By Jéssica Cruz
Knowing how to use data to report stories remains an in-demand skill for journalists across the globe, experts said during Brazil’s 12th Congress of Investigative Journalism. The event featured more than 10 workshops, panels and lectures about the latest developments in data journalism, as well as plenty of advice for those just getting started in this field.
“Even in countries where it’s hard to get decent data, there are people exploring, finding something,” explained Simon Rogers, the data editor at Google. “Every government in the world has data, even Afghanistan.”
(TOP: Screenshot of a coding session. Photo: JournalismUK).
Marco Túlio Pires, the Google News Lab lead for Brazil and Latin America, said that journalists have a responsibility to explore open source databases, seeking stories that otherwise wouldn’t be evident, while also pressuring the government to make more data available online.
“We are not expecting that any regular citizen will dig into these databases, but journalists are being paid for it,” he said. “As journalists we cannot give up, we have to push and push the government to release [datasets]. That is our job, right?”
Pires recommended that those interested in getting started with data journalism should take online courses in order to learn the basics. Organizations like Internews in Africa and Asia, School of Data, the Knight Center for Journalism in the Americas, Hong Kong University and many others in the Middle East can be helpful starting points for finding these courses.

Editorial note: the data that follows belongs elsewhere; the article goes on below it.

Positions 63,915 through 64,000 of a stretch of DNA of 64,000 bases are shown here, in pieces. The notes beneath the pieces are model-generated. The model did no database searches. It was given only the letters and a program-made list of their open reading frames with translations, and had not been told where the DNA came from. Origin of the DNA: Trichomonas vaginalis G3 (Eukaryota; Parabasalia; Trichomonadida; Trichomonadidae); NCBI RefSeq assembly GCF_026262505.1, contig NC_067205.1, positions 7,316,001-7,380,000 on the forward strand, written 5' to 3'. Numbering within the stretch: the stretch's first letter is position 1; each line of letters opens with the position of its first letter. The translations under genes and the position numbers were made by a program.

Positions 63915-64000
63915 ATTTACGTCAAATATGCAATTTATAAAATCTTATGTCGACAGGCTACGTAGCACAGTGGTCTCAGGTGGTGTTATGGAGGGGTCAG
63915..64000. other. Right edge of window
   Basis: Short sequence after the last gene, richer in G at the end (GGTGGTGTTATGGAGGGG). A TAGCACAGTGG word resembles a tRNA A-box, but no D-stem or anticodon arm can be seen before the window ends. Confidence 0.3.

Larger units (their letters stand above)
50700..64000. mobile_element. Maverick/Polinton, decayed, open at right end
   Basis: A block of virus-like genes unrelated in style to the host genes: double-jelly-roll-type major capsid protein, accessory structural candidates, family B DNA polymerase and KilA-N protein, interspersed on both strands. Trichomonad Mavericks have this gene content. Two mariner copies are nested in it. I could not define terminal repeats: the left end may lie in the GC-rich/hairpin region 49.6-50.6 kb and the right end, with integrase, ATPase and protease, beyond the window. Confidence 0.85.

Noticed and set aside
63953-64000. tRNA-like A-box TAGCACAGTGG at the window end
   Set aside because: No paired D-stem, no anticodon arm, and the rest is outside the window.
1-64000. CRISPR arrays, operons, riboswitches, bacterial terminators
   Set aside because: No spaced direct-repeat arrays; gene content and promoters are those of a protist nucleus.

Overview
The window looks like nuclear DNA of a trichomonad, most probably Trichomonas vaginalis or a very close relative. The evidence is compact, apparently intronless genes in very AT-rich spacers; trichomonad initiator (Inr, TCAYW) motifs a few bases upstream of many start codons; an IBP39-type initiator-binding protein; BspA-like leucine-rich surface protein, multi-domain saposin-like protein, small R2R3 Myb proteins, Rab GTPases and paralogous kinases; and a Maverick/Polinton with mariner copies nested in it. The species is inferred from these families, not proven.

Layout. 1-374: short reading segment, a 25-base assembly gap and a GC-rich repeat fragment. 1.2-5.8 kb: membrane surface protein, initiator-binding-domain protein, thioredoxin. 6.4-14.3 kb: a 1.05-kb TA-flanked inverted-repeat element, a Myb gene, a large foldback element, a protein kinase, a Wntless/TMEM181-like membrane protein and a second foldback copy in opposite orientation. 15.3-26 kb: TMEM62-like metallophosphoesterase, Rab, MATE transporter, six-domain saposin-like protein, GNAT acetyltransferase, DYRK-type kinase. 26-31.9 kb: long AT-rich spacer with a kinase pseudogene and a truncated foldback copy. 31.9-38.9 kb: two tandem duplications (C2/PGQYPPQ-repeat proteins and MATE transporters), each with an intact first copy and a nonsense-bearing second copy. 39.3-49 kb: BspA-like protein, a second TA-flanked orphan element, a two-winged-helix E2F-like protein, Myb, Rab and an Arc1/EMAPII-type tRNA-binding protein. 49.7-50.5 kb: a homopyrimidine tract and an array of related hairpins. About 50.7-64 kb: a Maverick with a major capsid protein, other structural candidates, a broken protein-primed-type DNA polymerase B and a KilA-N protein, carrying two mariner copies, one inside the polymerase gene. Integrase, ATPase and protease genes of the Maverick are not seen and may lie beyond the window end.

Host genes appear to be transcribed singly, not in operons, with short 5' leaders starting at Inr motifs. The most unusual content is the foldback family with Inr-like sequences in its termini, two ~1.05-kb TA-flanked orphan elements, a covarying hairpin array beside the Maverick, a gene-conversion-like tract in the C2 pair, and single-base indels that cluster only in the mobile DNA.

“If a journalist doesn’t have easy access to internet, it is going to be a little more complicated, but some organizations offer itinerant courses,” Pires said. “School of Data and Internews are two examples. They go to places like Afghanistan and Somalia to train local journalists.”
Pires also stressed that knowing the basics of coding is becoming a necessity for journalists who work with data.
One example of using coding to drive an investigation is a 2013 ProPublica app, which analyzes which content is most likely to be censored on Chinese social media site Sina Weibo. A ProPublica team created software which monitored 100 Sina Weibo accounts over a 12-day period, and found that more than 5 percent of their posts were deleted by censors.
This is the kind of story that would have otherwise been impossible to do if journalists didn’t know how to create and then use the necessary software, Pires said.
Expanding the range of stories that journalists can pursue is one reason why it’s so crucial for news companies to invest in data journalism training, he argued. Doing so “is going to put journalism inside the technology revolution,” he added.
Knowing how to code can also help journalists tackle projects with massive datasets (Excel can fit more than a million rows of data, but that may not be enough for some stories). Coding can also help journalists automate repetitive processes like downloading countless spreadsheets.
“I’m code uneducated,” said Natália Mazotte, cofounder of Gênero e Número (Gender and Number), a Brazilian news site that uses data to explore gender inequality. “But learning to code is the same as learning a new language. It will take years, but if you understand at least what that code is saying to you, it is great. Many people give up at the very first step.”
Journalists should attempt to “interview” their datasets just as they would a human source, Mazotte advised. Before deciding whether you’re going to tell your story through maps, charts or other kinds of visualizations, it’s crucial that journalists first understand what story they want to tell, other experts said.
“You have to interview your database first,” Pires said. “When you understand the answers, that is the point when you are going to think, ‘How am I gonna tell that story?’”
And if you get stuck, seek out the experts who can help you.
“Ask questions to data journalists,” Rogers advised. “They are very friendly, they like to talk about what they do and how they do it.”
(Reproduced from ICFJ’s ijnet blog).